Havana Club vs. Havana Club

blog-post-1           I’ve never been much of a rum fan. Sure, it’s great in Pina Coladas and other summer libations, but to drink it neat or on the rocks, I always felt it was too sweet. Then I went to Cuba.

Relaxing at the Palacio de las Artesanías in Havana

Partaking in your daily imbibe on the island comes with limits. There are only a handful of Cuban beers, all of which are light lagers except one, and that one is usually sold out. Cubans aren’t into wine, so finding a bottle of vino is nearly impossible. Bourbon, Tequila and other spirits are in short supply too. But rum, rum is everywhere, and, as they say, when in Havana … so why not. I had just lit up a Partagas Serie D #4, and it was now time to try the rum, “on the rocks please!”

To my surprise, it was delightful. Still sweet, but dry enough to enjoy. Maybe the warmer weather was affecting my taste buds, or perhaps the savory spiciness of the cigar balanced it out. Either way, a few bottles (and cigars) were emigrating back with me.

Now that I’m home, and one bottle of Cuban rum poorer, I got curious to see how Bacardi’s Havana Club (produced in Puerto Rico) compared to the real McCoy. Of course a true comparison is impossible since Bacardi’s offerings are limited to only two, and the Cubans produce at least a dozen variations of Havana Club, but here it goes.

blog-post-3            To start, I choose the Bacardi’s Havana Club Anejo Clasico, which is listed as being aged 1 to 3 years. (I assume this means it’s a blend.) Both the aroma and initial flavor was filled with oak and a bit of pepper. The pepper quickly fades though, leaving just a tingle, and blossoms into a semi-sweet caramel and vanilla. The finish is somewhat short, lasting only about 15 seconds, and the body medium. Now moving to the Cuban version.

The best and most common Cuban Havana Club for sipping is Anejo 7 Anos, aged for seven years, and is quite remarkable but an unfair comparison to Bacardi’s version. Instead, I choose to compare the Havana Club Anejo Reserva, which is aged slightly less but more then the Bacardi. blog-post-4The Reserva has a creamy and cedar aroma, and begins with an intense caramel flavor along with a semi-dry vanilla and cream. As the vanilla and cream start to develop, some nutmeg emerges, perhaps a hint of allspice, and then a light white pepper takes over. The finish is rather long, lasting a couple of minutes, and the body a bit more then medium.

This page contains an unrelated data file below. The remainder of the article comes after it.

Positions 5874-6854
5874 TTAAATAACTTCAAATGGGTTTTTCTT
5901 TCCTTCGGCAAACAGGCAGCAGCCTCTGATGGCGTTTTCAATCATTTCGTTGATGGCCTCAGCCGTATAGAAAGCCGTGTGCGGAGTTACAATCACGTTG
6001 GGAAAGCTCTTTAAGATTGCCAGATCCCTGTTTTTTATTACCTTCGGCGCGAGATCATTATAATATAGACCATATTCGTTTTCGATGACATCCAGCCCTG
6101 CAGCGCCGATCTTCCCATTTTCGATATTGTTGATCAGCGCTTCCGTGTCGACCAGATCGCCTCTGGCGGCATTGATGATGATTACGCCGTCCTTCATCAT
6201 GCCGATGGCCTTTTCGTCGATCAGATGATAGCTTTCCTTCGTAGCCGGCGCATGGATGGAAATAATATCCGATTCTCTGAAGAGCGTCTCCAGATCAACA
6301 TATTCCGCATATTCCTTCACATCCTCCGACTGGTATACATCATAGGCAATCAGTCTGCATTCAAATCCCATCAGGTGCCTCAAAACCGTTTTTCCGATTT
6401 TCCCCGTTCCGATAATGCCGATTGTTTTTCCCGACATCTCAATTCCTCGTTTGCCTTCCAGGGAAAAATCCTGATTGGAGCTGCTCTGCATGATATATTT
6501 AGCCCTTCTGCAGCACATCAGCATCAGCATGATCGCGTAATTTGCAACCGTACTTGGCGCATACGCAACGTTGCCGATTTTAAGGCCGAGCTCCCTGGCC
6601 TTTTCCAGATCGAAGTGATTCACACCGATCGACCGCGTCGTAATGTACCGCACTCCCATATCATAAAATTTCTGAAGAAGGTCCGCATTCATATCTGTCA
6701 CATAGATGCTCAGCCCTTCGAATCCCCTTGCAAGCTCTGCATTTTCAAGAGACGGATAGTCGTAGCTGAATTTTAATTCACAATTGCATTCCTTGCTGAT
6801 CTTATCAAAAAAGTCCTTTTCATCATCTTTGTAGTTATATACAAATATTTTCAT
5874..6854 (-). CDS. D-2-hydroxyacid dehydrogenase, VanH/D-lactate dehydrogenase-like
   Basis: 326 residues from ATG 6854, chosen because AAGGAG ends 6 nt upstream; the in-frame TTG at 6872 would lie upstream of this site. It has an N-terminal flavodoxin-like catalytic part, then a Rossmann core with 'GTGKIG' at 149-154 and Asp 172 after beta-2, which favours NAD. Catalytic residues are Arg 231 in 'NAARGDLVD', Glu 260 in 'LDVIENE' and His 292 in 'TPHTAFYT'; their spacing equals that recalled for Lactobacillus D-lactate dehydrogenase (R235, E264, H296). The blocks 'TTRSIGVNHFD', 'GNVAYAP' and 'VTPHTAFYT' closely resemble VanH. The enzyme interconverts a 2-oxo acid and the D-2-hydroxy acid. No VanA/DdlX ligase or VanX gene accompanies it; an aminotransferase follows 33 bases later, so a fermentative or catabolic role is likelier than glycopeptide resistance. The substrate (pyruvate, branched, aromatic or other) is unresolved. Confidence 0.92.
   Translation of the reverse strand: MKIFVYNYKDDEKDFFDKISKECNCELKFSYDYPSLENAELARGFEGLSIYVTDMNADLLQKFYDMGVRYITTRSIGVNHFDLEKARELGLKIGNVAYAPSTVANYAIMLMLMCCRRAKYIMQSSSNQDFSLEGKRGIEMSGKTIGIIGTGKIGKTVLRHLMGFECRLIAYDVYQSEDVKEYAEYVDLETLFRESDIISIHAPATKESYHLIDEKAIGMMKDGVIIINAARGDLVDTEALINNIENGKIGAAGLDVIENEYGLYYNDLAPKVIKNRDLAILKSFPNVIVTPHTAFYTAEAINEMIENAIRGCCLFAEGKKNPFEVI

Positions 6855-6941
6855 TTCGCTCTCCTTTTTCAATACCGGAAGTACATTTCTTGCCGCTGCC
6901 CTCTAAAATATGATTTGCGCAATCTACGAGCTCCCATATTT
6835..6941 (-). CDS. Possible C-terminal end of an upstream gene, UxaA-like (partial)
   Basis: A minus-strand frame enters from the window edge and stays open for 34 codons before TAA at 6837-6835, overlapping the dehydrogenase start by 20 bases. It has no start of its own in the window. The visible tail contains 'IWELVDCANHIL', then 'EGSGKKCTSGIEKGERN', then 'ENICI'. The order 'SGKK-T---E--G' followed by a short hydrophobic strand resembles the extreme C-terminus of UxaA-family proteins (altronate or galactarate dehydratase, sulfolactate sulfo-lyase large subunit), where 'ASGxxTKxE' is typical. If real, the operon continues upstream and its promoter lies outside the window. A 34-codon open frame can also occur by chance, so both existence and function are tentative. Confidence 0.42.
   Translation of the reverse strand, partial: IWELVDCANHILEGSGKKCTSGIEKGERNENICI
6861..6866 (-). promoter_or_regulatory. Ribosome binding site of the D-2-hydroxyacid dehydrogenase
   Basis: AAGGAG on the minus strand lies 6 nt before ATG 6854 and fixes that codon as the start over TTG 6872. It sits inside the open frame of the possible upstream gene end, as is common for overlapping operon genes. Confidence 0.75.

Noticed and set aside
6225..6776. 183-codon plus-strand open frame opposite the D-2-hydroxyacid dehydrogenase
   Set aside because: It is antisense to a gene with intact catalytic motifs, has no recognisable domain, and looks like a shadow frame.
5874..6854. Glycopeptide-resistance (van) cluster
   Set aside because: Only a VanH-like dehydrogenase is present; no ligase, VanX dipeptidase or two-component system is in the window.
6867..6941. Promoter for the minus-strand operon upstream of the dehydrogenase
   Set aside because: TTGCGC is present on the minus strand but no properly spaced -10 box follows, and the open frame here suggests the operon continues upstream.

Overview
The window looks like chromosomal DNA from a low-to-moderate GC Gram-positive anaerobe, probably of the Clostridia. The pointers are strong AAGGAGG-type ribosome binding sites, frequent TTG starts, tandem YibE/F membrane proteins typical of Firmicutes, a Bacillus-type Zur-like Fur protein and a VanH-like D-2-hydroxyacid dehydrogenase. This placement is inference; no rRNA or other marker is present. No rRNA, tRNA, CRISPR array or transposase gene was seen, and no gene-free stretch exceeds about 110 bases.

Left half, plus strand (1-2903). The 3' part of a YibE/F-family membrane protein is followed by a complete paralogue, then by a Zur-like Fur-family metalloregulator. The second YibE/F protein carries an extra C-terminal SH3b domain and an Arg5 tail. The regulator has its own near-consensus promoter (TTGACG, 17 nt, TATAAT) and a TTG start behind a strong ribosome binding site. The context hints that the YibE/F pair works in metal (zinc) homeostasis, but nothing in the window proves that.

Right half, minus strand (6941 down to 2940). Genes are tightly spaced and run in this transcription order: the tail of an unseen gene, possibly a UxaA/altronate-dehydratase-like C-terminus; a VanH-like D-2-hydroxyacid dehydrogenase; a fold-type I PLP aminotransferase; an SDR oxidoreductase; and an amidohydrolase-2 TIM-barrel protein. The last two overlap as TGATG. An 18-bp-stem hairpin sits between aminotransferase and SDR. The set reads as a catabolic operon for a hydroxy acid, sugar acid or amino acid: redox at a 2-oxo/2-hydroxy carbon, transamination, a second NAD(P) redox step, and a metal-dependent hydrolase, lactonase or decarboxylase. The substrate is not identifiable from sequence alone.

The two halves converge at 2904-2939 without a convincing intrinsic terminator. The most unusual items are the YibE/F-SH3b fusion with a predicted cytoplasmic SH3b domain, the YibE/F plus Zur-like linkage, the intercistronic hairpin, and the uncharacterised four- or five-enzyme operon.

Without tasting the Cuban version, I would likely find the Bacardi Havana Club a pleasing spirit, albeit simple in taste. However, the Cuban version is much more approachable for having it on the rocks, with its slightly drier taste, and is certainly more complex.

With this being said, even the Reserva may not have been the fairest comparison. The Cubans also make an Anejo Especial that is contrasted against the Reserva as being sweeter and less spicy, which may be more comparable. Unfortunately when I was in Havana, I did not see any bottles of Especial whereas the Reserva was all over. Maybe on my next trip to Cuba, I’ll be able to bring a couple bottles of that back.


Tasting Notes

Bacardi Havana Club Anejo Clasico

·      Oaky and bit of pepper


·      Nice medium oak with some pepper. Pepper quickly fades to a tingle on the palate.


·      Blossoms in a nice vanilla and caramel with a hint of oak and sweetness.


·      Medium body with a short finish. Flavor dissipates quickly.


Cuban Havana Club Reserva


·      Creamy, cedar


·      Intense caramel and oak flavor with a touch of vanilla and cream, semi-dry start.


·      Quickly starts to develop into a nutmeg spice giving an overall tingle to the tounge. A touch of white pepper enters and then fades.


·      Medium-full body with a long finish. Light pepper and spice lingers on the palate for a couple of minutes.

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